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‘Women aren’t being treated equally’: Hundreds rally for abortion rights in SLO

Hundreds gathered in downtown San Luis Obispo on Tuesday evening to demand a stop to laws that restrict or ban a woman’s right to have an abortion.

The “Stop the Bans” rally, part of a nationwide movement hosted locally by Women’s March SLO, called for a fierce defense of abortion rights in the U.S., legalized in the 1973 Supreme Court case, Roe v. Wade.

Several states, including Alabama, Missouri, Georgia and Mississippi, recently have passed laws restricting abortion.

One activist, Linda Seeley, 74, told The Tribune she helped a friend get an abortion in a backroom doctor’s office in Cleveland in 1966, when abortion was illegal in the U.S. The botched operation left her friend bleeding and needing emergency medical care.

“She didn’t die, but her reproductive organs were damaged and she lost her ability to have a child after that,” Seeley said. “She was 21 at the time. I fought for abortion before. And I will fight again.”

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Hundreds gathered in downtown San Luis Obispo on Tuesday evening to demand a stop to laws that restrict or ban a woman’s right to have an abortion. The “Stop the Bans” rally was art of a nationwide movement hosted locally by Women’s March SLO. Laura Dickinson The Tribune

Alabama has passed legislation to nearly prohibit abortions altogether, while several other states have passed laws banning abortion after the heartbeats of a baby can be detected — as early as six weeks into the pregnancy. None of the new laws have taken effect.

The wave of new restrictive legislation is expected to face lengthy court battles and eventually reach the Supreme Court for consideration by a bench that includes its latest appointee, Justice Brett Kavanaugh, who many believe could shift the balance on abortion rights.

In California, women currently have a right to an abortion until 24 weeks into their pregnancy.

“These abortion bans are getting really personal,” said Hannah Yaron, a 19-year-old Cal Poly student from Los Angeles. “I have never known anyone personally who has had an abortion, but I believe women aren’t being treated equally (with the passage of the laws). We’re going backwards, not forwards.”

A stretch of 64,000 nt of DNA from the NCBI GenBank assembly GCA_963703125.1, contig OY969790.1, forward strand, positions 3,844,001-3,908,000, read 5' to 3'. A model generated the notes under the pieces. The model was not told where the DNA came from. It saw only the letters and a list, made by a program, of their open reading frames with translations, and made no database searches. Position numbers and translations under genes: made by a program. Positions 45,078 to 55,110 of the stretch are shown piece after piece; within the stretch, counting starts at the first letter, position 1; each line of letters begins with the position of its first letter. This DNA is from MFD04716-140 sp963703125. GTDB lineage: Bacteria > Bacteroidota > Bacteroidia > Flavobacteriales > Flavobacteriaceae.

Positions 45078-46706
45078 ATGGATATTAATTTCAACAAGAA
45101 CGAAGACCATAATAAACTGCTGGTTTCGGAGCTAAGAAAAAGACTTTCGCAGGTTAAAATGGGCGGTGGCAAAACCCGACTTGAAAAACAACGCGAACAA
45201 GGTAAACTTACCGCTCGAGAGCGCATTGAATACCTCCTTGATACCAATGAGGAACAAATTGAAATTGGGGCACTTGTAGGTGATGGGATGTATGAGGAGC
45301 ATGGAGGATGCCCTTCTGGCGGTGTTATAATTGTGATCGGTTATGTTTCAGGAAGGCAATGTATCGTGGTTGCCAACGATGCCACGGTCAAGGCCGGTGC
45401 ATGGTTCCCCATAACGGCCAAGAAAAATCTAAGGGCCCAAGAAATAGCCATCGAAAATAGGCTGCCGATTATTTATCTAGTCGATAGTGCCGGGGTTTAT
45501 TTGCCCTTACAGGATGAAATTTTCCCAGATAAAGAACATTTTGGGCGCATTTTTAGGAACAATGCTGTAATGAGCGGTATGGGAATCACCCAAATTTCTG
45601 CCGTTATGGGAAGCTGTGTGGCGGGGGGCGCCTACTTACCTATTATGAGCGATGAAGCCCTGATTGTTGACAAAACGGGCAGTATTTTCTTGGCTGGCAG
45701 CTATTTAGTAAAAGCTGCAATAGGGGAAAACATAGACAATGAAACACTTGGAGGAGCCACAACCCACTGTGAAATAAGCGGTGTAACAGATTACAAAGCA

An estimated 400 people gathered in front of the San Luis Obispo Superior Court, many clutching signs that included messages such as “No Uterus, No Opinion” and “Old White Men, Hands Off.” One man chanted “get a vasectomy.”

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Hundreds gathered in downtown San Luis Obispo on Tuesday evening to demand a stop to laws that restrict or ban a woman’s right to have an abortion. The “Stop the Bans” rally was art of a nationwide movement hosted locally by Women’s March SLO. Laura Dickinson The Tribune

Heated verbal exchanges also took place between the crowd and Danny Ehinger, of Paso Robles, who shouted out comments in support of his pro-life stance, accusing the activists of supporting a position of murder.

“They’re marching to have it legal to kill children,” said Ehinger, a member of the Abolitionist Society of SLO County, a pro-life group, and a Christian. “We want equal rights for all humans.”

At one point, three SLO police officers stepped between Ehinger and the protestors, and several pro-choice activists engaged the man in debate about his position.

Advocates for restrictive measures on abortion, including religious groups, believe a human life begins at conception and becomes a person, therefore deserves a right to life.

The National Right to Life organization issued a tweet Tuesday, stating in part: “We will be making sure people are aware of how human beings develop in the womb. The very people these groups do not care for.”

Members of the rally included women who shared first-person accounts of their experiences — and why they believe permissive abortion policy is necessary.

Protesters called for a continued women’s right to choose whether to terminate a pregnancy, including “safe, legal and affordable abortion and birth control for all people, regardless of income, location or education,” according to the Women’s March SLO Facebook page.

The shared personal stories were a continuation of a similar online campaign, titled “#YouKnowMe,” in which women across the nation have shared accounts of their lives and how abortion rights have helped and affected their life experiences.

“This is about control,” said Seeley, a midwife of 35 years. “This is about the patriarchy and controlling women.”

In Alabama, a doctor who performs an abortion could face up to 99 years in prison if the new law is ultimately enacted. The law that wouldn’t allow for abortion even in the case of rape or incest are controversial, dividing even staunch conservatives on the issue.

President Donald Trump issued a tweet on Saturday, stating: “As most people know, and for those who would like to know, I am strongly Pro-Life, with the three exceptions — Rape, Incest and protecting the Life of the mother — the same position taken by Ronald Reagan.”

Groups that supported the rally included: Cal Poly Planned Parenthood, Planned Parenthood Central Coast, SLO County Progressives, San Luis Obispo SLO County Democratic Party and Together We Will San Luis Obispo.

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Nick Wilson covers the city of San Luis Obispo and has been a reporter at The Tribune in San Luis Obispo since 2004. He also writes regularly about K-12 education, Cal Poly, Morro Bay and Los Osos. He is a graduate of UC Santa Barbara and UC Berkeley and is originally from Ojai.
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